8-14 December 2017 #887

Momentous moment

Ryan Chang

It has become an accepted truism that Nepal lost two decades to a turbulent transition. Actually, this prolonged political transition has lasted since the overthrow of the Rana oligarchy in 1950.

What we have had for the past 67 years is trial-and-error politics: experimenting with a hybrid feudocracy, dabbling in parliamentary democracy, enduring a partyless absolute monarchy for 30 years, suffering a ruinous war, a monarchy-led military coup, and riding a roller coaster of coalition politics.

This week marks a milestone in Nepal’s political history. It is not just the end of the past ten years of war and 11 years of waffling, but an interregnum that has lasted nearly seven decades.

Time and again in that period, politicians, plutocrats and kings have taken Nepal to the brink. It was only the sacrifices of the people, their capacity to overcome oppression, their innate belief in an open society, that repeatedly pulled us back from the edge. Citizens stood up to resist as Nepal’s rulers tried their best to wreck the country.

It is when we look at Nepali history from the current historic vantage point that we will see just how momentous this moment is. However flawed, we now have a people’s constitution that has laid down the law of the land with its core values of inclusive democracy, pluralism and the rule of law. Aside from those inalienable principles, it is a document that can be mended as we go along.

Even those who were against the constitution, rose up violently against it, warned of sabotaging local and provincial elections and even threatened to secede are now taking part – albeit with a little prodding from their mentors. This signals that the constitution and these elections have not deliberately left anyone out, except a trigger-happy radical fringe of the Maoists.

India’s five month post-earthquake blockade of Nepal in support of the stir led by Madhes-based parties in 2015 nearly tore the country’s ethnic fabric apart by polarising hills and plains. It is true that extremism in Kathmandu’s centre of power was reluctant to devolve and thought it could bulldoze through a new constitution, as it had always done. But it was also clear that the strings of the Tarai movement were being pulled from elsewhere.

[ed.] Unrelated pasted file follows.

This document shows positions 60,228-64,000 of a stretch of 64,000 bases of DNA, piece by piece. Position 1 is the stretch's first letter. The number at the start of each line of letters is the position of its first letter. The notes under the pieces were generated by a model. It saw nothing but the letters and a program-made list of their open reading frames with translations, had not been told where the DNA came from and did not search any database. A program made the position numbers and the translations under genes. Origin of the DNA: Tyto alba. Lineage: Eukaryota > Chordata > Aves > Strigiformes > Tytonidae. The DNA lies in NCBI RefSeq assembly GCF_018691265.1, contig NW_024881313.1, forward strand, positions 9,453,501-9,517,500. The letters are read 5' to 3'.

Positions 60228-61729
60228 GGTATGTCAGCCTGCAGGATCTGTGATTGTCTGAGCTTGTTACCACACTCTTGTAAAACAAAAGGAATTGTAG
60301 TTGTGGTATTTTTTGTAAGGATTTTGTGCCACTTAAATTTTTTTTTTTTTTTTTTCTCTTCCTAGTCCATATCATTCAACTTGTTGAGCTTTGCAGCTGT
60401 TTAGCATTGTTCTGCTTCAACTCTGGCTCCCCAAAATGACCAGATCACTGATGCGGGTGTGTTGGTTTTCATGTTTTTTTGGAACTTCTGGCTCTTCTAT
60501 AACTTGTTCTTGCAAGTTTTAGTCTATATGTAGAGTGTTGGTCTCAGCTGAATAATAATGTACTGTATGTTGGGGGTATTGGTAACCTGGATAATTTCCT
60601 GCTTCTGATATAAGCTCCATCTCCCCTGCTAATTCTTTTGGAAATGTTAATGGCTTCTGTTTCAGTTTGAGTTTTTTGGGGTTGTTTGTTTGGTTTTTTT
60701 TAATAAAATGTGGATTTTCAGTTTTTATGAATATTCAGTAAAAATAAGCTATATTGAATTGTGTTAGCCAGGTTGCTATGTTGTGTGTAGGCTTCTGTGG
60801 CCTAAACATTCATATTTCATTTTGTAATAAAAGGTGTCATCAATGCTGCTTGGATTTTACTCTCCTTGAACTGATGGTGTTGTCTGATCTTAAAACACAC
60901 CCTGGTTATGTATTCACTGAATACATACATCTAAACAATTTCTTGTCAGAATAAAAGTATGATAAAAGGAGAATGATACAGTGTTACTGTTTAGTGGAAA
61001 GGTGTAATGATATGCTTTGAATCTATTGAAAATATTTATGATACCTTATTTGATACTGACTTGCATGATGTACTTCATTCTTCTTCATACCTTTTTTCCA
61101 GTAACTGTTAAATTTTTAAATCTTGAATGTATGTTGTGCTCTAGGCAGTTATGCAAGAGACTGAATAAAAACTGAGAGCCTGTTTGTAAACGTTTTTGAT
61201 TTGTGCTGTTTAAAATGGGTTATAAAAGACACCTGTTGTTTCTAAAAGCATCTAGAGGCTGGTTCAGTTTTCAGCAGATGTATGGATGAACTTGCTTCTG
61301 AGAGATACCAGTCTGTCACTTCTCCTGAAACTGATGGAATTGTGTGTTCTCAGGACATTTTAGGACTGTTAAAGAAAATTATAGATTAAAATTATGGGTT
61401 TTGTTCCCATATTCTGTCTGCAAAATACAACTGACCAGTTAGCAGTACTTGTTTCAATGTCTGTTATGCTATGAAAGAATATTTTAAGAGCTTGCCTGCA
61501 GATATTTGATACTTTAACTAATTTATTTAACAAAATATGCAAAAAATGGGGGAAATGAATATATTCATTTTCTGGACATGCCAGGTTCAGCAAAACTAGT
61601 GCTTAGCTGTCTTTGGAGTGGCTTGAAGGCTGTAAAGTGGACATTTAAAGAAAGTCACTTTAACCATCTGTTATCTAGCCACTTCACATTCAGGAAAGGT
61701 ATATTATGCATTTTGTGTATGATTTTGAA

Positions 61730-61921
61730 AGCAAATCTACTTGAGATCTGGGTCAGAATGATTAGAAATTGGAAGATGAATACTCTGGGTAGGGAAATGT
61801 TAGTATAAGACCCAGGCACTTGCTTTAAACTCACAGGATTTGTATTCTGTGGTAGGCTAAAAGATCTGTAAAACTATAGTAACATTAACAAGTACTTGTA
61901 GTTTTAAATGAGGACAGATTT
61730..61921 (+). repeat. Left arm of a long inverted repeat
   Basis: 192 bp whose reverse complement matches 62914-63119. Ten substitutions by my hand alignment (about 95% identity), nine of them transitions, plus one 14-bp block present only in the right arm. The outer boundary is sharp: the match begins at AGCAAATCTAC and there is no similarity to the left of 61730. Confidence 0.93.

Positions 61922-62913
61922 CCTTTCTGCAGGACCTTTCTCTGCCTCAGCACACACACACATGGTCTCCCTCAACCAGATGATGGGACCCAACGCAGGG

Geopolitical entanglement in constitution formation soon pushed Nepal northwards, making New Delhi back-pedal in the past year to ‘allow’ elections to go ahead. The lesson from all this is that if there hadn’t been so much cross-border micro-management of our politics, perhaps things would have been sorted out much earlier.

Despite the cynicism and negativity that preceded the three tiers of elections this year, we have to grudgingly admit that the last 11 years have not been completely wasted. Yes, the transition lasted longer than it need have, but the country went from war to peace, from a theocratic monarchy to a secular republic, from a centralised unitary state to one where powers are to be devolved to elected local governments.

Despite the violent legacy of the war, this dramatic transformation of state structure took place relatively bloodlessly. In an age where ethnic strife and geopolitical proxy wars are tearing countries apart, Nepal must be credited for handling its political evolution in a civilised manner.

The main challenge now is to fix the broken bits in the constitution, sort out knotty issues like provincial names, boundaries, their rights and responsibilities. All this so that we can finally take that big leap we have been waiting 70 years to take: ensure that decentralised and accountable decision-making by elected officials will lead to sustained development, growth with job creation, and improvements in the affordability and accessibility of schooling and medical care.

It is not a far-fetched dream. It is realistic and only needs an extrapolation of the strides Nepal has taken in upgrading its Human Development Index in the past 20 years. This progress in slashing maternal mortality, doubling female literacy and halving the poverty rate have happened despite a war and paralysed politics. Image how much further we would have been if governance was more efficient and transparent.

The results of these elections will be clear by next week, the new parliament will sit in mid-January, and the biggest party will have up to 40 days to form a government.

Although there is great hope that the elections represent a milestone in Nepal's political history, as our report shows, the fact that most of the candidates are unreformed oldies doesn't offer much hope.

Federalism should have been the perfect opportunity to finally devolve Kathmandu's powers but the low priority given to provincial candidates shows it may end up being just a rubber stamp body. Indeed, party hierarchies have dumped weaker candidates to their lineups for provincial assemblies.

Whichever party gets to lead the country at least for the next three years, and whoever is the principle opposition, let them not squander this chance. There is a lot of catching up to do.

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